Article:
Weight loss surgery is one way of managing obesity and providing an individual with a fresh start at healthy living. It is a big decision and understanding the options as well as the related results and expected recovery time are essential. Every individual will have a different experience when it comes to both recovery time and results.
Expected Recovery Time
Recovery from gastric bypass surgery isn’t something that ends after the surgery. It truly is a lifelong process of recovery in order to achieve quality results. Since weight loss surgery is not a fast resolution to obesity, there is a requirement that you make major life changes to see the results that you want.
Immediately after the surgery, you will spend a few days in the hospital. This is so that the medical team can monitor your physical condition and watch for signs of bleeding or infection while you are in their care. You will then be released from the hospital and asked to take it easy for a few weeks. Resuming normal activity will not likely be an option for several weeks after the surgery. Your physician will prescribe pain medication for you to help you be more comfortable in the first few days of recovery. While you might not think it to be a good idea, walking around is a good way to make sure you avoid deep vein thrombosis (DVT) after your surgery. This is a blood clot located in the body and often appearing in the legs first.
You will find that you need to start with food slowly. The intake of food will be limited to liquid initially and for the first week. This is followed by puree for some time and then soft foods and small pieces of solid foods. The stomach is being held together with stitches or staples and therefore needs time to heal before real pressure can be applied from food. This process of reintroducing food typically takes about 12 weeks overall.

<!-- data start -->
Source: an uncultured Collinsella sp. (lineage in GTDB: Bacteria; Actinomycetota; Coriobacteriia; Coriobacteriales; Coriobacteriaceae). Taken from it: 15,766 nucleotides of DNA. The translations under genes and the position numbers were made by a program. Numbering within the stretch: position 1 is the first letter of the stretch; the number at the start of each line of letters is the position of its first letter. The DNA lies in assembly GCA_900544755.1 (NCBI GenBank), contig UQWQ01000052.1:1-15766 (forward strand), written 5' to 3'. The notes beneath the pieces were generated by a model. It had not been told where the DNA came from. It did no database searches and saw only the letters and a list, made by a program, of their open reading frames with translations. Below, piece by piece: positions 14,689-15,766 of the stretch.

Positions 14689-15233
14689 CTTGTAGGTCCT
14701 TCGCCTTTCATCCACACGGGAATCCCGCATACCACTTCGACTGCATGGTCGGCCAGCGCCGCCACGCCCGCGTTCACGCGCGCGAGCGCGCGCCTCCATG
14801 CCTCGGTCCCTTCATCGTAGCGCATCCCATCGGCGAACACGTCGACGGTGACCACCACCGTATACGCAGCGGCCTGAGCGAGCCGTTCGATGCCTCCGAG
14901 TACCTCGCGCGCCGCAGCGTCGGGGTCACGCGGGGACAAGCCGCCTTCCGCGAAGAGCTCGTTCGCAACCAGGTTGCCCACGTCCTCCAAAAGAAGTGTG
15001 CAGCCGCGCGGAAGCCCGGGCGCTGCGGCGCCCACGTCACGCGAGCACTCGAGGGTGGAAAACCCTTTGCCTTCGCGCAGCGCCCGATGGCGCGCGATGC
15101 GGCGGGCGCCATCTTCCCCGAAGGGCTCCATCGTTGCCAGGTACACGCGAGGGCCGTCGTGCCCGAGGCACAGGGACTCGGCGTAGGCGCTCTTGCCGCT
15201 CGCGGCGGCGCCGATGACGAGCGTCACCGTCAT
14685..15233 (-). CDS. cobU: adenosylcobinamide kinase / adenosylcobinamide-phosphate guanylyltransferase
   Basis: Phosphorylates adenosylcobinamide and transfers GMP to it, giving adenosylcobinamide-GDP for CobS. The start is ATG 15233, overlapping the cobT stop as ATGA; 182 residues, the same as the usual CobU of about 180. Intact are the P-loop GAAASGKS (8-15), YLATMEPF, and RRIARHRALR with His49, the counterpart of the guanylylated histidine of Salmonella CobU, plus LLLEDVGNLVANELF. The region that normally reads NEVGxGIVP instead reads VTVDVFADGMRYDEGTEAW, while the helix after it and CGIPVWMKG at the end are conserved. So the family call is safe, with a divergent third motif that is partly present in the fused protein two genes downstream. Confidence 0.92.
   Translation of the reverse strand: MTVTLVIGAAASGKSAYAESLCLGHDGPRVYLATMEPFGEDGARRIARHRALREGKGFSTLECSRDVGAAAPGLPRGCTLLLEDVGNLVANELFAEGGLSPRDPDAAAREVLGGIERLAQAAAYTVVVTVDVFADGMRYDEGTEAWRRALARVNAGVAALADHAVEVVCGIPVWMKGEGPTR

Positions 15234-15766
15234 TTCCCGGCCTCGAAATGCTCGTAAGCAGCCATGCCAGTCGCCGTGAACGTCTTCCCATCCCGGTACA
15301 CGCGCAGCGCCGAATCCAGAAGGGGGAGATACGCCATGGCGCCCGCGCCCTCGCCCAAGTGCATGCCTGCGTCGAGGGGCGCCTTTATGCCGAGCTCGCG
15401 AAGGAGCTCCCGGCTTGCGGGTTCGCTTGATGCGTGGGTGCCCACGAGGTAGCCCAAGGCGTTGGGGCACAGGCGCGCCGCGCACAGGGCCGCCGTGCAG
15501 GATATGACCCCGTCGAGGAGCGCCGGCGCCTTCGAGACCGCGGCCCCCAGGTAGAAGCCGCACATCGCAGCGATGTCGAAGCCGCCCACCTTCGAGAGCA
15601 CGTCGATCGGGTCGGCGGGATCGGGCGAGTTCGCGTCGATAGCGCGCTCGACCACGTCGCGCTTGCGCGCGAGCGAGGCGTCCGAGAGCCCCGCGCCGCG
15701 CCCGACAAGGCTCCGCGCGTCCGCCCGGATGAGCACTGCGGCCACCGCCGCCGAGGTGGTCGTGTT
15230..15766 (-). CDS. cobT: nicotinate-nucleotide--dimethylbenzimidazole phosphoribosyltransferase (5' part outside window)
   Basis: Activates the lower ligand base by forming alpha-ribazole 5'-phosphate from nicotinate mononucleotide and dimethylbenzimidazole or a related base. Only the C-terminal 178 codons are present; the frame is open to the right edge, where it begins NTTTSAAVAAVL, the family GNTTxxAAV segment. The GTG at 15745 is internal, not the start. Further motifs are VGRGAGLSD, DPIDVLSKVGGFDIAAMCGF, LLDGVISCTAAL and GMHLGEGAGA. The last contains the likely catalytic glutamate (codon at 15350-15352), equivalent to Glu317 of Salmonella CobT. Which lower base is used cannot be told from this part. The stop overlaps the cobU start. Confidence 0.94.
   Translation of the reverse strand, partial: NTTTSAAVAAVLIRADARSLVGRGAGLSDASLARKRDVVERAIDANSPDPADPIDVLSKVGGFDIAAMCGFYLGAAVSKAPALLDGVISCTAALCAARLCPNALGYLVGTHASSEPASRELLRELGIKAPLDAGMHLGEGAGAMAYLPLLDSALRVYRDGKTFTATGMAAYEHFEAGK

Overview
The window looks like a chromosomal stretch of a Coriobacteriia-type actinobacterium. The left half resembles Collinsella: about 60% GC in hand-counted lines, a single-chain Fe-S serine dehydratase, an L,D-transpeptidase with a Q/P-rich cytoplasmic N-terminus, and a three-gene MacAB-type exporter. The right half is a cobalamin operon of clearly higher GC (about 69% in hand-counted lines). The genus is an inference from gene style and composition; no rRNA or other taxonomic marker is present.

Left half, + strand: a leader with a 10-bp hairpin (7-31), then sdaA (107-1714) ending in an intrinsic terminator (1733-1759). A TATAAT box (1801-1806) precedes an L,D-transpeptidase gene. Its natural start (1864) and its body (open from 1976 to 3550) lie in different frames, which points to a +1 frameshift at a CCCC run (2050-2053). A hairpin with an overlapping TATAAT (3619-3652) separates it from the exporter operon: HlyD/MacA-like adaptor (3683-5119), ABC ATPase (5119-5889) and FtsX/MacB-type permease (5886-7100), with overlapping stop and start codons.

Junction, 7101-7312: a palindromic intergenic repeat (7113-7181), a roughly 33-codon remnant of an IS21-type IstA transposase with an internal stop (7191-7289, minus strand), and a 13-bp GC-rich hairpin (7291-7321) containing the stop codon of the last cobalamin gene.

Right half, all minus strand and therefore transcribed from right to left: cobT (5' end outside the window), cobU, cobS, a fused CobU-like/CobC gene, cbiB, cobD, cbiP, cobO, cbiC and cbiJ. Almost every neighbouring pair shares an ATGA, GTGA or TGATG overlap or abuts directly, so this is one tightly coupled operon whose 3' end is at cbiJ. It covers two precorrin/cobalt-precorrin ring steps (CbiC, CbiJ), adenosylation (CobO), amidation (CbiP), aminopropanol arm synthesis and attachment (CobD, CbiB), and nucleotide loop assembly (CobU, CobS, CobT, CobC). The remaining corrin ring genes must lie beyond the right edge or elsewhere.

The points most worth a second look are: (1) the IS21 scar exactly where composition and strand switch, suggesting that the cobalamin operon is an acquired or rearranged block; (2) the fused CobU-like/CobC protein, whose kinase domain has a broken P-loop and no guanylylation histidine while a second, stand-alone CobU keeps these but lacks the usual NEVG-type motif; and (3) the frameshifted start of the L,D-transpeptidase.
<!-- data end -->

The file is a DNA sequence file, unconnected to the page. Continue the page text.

In order to reach full recovery, you will need to be willing to make adjustments to your lifestyle. You have to know your limit of intake of food and adhere to it in order to avoid being ill and to make the most of the surgery. Understanding nutrition is vital to making sure you are putting healthy and useful foods into your body first as there is little room for anything else after the surgery.
Results for gastric bypass patients vary depending on the individual and their overall condition. Other factors that can change the outcome include the surgery itself as well as how well the patient adheres to required lifestyle changes after the surgery. Studies have shown that a loss of excess weight between 60% and 70% after the first year and 77% and 83% after two years post-surgery. In addition to these impressive weight loss numbers, there is an estimated improvement or resolution of obesity-related comorbidities of 95% after one year. This means that 95% of the health issues individuals had as a result of obesity were resolved or improved after the surgery.